When I heard the title I immediately thought of Gosha Rubchinskiy, the menswear designer from Moscow. I was curious, because his stuff is nothing like yours. It’s funny how you guys approach similar thematic topics but in very different ways.
When I started the collection, I had never heard of Gosha. I started looking at random architects and photos of children from the Soviet time. I had a collage book when I was at Central Saint Martin’s; I did all the research in London. At one point I went to Russia to look at things and do research. A photographer friend of mine, Masha, did a preview photo shoot of my mockups. She showed me all of Gosha’s work, and I was stunned. His aesthetic is about the culture, and he still approached people who are very anti-fashion and let them wear his stuff. All the imagery is very attractive to me. I put it on my inspiration board. I want to meet him and see how our two different perspectives would come together.
Let’s move on to more aesthetic stuff: the associations that I made right off the bat were Margiela and Comme des. Were you thinking structurally about the history of either of those houses, or alternatively, someone avant-garde, when you were doing the collection?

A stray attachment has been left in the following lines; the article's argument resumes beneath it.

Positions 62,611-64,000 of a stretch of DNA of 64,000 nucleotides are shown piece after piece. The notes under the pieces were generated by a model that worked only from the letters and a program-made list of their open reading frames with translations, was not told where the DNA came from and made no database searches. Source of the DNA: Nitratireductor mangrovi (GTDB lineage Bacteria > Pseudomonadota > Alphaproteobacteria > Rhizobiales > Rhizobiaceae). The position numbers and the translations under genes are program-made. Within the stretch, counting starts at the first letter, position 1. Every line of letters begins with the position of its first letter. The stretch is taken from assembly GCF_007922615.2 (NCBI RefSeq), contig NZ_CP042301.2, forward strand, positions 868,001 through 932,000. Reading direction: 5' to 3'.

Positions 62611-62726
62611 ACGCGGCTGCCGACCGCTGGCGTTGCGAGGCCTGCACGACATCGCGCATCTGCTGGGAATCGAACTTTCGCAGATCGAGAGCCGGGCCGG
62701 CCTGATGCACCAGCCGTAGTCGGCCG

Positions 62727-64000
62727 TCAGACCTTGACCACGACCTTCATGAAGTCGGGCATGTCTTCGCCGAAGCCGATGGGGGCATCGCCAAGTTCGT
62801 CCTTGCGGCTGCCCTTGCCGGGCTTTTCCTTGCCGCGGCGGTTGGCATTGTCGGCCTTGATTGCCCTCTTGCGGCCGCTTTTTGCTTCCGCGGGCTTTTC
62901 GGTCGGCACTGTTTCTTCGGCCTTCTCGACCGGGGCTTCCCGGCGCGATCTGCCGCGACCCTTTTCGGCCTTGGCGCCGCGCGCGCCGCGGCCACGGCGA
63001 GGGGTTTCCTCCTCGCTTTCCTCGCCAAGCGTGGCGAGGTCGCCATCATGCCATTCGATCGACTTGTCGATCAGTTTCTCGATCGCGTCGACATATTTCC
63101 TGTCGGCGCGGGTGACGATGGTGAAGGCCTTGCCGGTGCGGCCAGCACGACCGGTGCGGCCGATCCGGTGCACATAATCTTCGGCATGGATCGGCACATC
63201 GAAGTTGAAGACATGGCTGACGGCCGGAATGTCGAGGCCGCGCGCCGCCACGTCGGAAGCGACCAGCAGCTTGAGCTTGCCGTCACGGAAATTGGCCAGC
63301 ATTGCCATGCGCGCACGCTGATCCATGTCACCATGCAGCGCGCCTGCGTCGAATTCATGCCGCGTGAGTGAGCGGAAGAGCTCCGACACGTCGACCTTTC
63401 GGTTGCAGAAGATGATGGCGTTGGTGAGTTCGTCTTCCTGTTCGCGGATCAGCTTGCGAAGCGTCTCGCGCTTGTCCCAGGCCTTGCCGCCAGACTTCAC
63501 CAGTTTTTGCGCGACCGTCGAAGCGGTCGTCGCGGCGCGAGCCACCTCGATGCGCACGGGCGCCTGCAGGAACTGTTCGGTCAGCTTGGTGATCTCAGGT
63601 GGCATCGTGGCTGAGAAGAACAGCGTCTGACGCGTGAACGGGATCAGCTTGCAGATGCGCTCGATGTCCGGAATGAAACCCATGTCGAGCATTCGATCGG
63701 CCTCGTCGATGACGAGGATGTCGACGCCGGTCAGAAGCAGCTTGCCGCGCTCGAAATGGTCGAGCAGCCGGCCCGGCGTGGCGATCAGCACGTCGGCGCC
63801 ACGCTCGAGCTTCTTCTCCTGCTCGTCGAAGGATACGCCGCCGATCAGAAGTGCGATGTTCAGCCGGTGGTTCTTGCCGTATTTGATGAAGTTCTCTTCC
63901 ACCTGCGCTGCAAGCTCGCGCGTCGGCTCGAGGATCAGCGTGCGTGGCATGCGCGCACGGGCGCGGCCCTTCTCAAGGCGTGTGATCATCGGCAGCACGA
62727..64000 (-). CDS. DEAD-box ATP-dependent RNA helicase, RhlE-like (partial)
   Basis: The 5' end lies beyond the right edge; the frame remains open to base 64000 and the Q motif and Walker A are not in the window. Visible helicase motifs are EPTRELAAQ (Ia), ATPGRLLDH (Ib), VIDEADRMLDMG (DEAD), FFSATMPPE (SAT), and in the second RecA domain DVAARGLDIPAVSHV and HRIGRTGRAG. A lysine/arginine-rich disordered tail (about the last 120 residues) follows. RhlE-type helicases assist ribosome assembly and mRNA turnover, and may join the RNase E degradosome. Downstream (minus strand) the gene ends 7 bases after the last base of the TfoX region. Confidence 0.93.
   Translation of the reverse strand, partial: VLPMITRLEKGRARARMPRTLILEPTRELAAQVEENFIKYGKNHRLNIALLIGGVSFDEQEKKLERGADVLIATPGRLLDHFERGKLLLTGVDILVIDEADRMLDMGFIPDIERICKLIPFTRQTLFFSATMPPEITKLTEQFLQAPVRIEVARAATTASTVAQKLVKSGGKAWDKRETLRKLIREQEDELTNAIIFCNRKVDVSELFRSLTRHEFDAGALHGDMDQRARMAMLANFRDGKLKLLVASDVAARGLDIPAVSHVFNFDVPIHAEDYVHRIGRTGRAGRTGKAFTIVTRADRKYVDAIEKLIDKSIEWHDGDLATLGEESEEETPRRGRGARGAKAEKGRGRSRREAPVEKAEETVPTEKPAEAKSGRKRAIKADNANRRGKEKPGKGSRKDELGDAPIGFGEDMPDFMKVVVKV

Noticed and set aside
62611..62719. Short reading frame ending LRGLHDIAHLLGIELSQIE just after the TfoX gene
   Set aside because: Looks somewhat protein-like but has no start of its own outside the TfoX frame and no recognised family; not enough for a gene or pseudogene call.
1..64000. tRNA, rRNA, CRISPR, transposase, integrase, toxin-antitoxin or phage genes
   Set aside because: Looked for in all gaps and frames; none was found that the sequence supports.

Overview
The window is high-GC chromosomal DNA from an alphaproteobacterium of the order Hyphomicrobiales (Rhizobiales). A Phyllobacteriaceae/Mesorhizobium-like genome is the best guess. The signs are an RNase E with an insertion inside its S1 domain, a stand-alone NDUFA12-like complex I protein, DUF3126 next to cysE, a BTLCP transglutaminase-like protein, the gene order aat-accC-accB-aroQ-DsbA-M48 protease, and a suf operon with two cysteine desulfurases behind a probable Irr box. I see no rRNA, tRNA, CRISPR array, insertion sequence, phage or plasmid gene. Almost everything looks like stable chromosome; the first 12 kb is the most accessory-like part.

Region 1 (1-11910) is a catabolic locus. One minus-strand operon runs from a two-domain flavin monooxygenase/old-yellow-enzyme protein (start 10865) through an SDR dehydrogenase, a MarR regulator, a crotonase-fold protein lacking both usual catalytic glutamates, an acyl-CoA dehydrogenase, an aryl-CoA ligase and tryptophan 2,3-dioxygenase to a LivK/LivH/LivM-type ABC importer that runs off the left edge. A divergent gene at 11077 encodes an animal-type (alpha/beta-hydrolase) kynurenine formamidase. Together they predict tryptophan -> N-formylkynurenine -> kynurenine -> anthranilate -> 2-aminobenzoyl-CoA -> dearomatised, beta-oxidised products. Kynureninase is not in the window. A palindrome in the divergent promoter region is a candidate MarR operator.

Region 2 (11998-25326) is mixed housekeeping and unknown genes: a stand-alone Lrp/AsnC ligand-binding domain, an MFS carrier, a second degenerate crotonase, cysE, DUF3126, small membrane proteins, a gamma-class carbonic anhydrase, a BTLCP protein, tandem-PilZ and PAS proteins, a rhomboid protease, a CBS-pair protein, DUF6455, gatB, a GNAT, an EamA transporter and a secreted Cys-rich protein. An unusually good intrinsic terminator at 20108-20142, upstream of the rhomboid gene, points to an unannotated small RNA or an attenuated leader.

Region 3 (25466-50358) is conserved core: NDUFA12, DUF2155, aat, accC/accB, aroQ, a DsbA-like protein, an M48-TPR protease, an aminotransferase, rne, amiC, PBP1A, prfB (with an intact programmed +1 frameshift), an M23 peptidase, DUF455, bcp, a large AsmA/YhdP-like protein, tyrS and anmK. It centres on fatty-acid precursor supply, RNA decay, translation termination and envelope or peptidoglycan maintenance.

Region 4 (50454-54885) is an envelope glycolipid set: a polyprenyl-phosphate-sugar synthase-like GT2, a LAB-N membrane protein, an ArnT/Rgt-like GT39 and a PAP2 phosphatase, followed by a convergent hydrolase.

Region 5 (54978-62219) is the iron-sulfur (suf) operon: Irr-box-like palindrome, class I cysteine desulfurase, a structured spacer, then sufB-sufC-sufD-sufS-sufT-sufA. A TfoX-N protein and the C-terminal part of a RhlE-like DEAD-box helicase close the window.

The collection really came out of nowhere. There’s reference to architecture and the drapes of homeless people sleeping on the street, the silhouettes of material draping over their bodies and the sandwich board walking sign on their body. That’s a starting point. What they’re wearing is a matter of survival. So I didn’t draft a pattern from zero. Instead, I went to the Salvation Army and got a bunch of old man XXXL sweatshirts. All the patterns are based on those deconstructed garments. Margiela is almost the legend of deconstruction, but for me I wasn’t looking at designers but rather something quite ordinary–oversized sweaters manipulated into different sizes.